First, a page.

Those of you chronic headphone/earphone wearers might want to listen up – a University of Maryland study has found that cases of pedestrians wearing headphones or earphones being injured or killed by oncoming vehicles has tripled since 2004.
The study reviewed 116 cases of pedestrian-related accidents wherein the injured or killed pedestrian was using headphones or earphones. Of those 116, 70% resulted in the death of the pedestrian. Young adults and males were found to be the most at-risk, with both categories representing two-thirds of all accidents surveyed. One-third of all accidents featured some sort of warning sound made by the driver of the car or train, which was not heard by the pedestrian wearing headphones. In a particularly grisly stat that sheds light on how far noise cancellation technology has come, 55% of all accidents surveyed involved trains.
The study tabbed two problems with headphones on the street – distraction and sensory deprivation. While sensory deprivation deals with the obvious – you can’t hear that horn or train whistle while you’re blasting your Top 40 tunes – distraction refers to a problem that might not have been thought about as much. It’s what you might term being “in the zone” – being so focused on the music that the rest of the world tends to fade away without the listener even realizing it. This is especially dangerous on routes that are frequently taken by the wearer, who is likely already on auto-pilot by virtue of habit, anyway.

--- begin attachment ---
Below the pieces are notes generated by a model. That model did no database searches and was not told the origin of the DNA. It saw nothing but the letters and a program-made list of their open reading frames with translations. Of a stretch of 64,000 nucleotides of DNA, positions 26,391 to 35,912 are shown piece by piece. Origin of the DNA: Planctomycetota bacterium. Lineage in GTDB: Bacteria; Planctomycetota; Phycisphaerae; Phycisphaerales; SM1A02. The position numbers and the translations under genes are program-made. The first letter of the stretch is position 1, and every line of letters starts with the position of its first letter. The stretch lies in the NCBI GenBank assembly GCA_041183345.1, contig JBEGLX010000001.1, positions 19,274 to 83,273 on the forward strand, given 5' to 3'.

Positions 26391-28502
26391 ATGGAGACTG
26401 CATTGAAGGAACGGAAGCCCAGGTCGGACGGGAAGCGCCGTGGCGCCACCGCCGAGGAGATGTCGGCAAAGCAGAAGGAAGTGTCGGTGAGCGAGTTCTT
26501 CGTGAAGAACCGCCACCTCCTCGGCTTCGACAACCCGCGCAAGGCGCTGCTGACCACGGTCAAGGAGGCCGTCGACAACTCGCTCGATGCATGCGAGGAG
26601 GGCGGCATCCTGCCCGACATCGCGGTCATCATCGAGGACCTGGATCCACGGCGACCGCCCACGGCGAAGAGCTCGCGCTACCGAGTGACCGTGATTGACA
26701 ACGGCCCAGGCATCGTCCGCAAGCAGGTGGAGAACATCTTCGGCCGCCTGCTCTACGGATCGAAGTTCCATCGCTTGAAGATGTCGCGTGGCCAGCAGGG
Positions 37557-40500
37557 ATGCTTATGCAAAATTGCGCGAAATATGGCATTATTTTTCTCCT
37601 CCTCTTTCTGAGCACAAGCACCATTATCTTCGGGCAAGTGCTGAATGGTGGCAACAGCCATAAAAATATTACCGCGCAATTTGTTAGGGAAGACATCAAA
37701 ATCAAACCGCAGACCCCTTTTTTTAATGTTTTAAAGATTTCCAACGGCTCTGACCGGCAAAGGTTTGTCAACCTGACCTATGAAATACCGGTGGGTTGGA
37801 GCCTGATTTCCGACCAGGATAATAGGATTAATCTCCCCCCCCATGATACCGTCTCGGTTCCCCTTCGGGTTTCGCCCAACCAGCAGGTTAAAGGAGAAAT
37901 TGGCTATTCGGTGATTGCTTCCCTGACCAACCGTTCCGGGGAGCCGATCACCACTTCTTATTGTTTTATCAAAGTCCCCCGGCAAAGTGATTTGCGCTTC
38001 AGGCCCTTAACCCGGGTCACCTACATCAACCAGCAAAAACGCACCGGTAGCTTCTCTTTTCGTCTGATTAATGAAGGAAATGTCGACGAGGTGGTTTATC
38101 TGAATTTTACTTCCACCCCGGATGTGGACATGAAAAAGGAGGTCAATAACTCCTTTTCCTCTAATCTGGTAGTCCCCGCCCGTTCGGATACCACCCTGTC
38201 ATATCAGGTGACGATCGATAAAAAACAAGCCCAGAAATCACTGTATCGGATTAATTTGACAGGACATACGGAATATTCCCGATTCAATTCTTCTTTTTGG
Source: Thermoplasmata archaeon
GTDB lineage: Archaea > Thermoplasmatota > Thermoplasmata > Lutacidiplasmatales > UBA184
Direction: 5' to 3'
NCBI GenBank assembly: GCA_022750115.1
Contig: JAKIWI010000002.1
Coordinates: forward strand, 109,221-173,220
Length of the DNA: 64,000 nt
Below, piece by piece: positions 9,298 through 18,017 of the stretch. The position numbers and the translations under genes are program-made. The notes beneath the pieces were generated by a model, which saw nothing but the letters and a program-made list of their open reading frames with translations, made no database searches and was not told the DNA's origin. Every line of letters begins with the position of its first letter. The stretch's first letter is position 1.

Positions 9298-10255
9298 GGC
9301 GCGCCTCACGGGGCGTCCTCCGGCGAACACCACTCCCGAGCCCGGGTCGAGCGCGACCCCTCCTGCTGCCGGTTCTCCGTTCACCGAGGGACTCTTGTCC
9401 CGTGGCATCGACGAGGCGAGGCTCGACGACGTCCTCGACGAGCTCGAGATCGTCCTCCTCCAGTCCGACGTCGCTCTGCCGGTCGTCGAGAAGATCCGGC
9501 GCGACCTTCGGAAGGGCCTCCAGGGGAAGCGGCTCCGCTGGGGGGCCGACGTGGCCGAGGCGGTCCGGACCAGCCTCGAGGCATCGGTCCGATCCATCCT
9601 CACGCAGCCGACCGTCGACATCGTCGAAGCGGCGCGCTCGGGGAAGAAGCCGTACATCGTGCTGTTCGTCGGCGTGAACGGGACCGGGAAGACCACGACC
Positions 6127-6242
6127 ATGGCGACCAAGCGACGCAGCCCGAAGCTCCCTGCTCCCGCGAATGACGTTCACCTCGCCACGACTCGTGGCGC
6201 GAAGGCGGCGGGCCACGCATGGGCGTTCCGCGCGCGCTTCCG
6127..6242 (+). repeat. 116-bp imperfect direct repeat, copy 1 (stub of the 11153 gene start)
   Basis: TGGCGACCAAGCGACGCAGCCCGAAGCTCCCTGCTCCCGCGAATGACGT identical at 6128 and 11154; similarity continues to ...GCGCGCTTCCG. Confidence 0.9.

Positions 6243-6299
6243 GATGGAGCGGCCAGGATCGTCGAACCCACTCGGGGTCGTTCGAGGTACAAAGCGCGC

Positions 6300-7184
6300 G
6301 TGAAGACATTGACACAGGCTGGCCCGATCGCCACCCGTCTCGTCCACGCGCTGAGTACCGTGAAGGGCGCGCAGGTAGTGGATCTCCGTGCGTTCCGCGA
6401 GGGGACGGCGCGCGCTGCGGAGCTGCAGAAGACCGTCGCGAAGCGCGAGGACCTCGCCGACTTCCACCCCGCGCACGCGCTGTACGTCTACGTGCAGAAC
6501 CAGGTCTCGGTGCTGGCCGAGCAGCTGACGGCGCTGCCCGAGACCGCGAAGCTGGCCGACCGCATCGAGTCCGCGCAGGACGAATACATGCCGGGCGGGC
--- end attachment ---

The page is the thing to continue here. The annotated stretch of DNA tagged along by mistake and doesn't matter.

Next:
So, if you’re a big fan of high-tech, noise cancelling headphones, take note – it’s hard to stop a car quickly, and if you’re walking over railroad tracks – well, I don’t think I need to tell you how that one might turn out.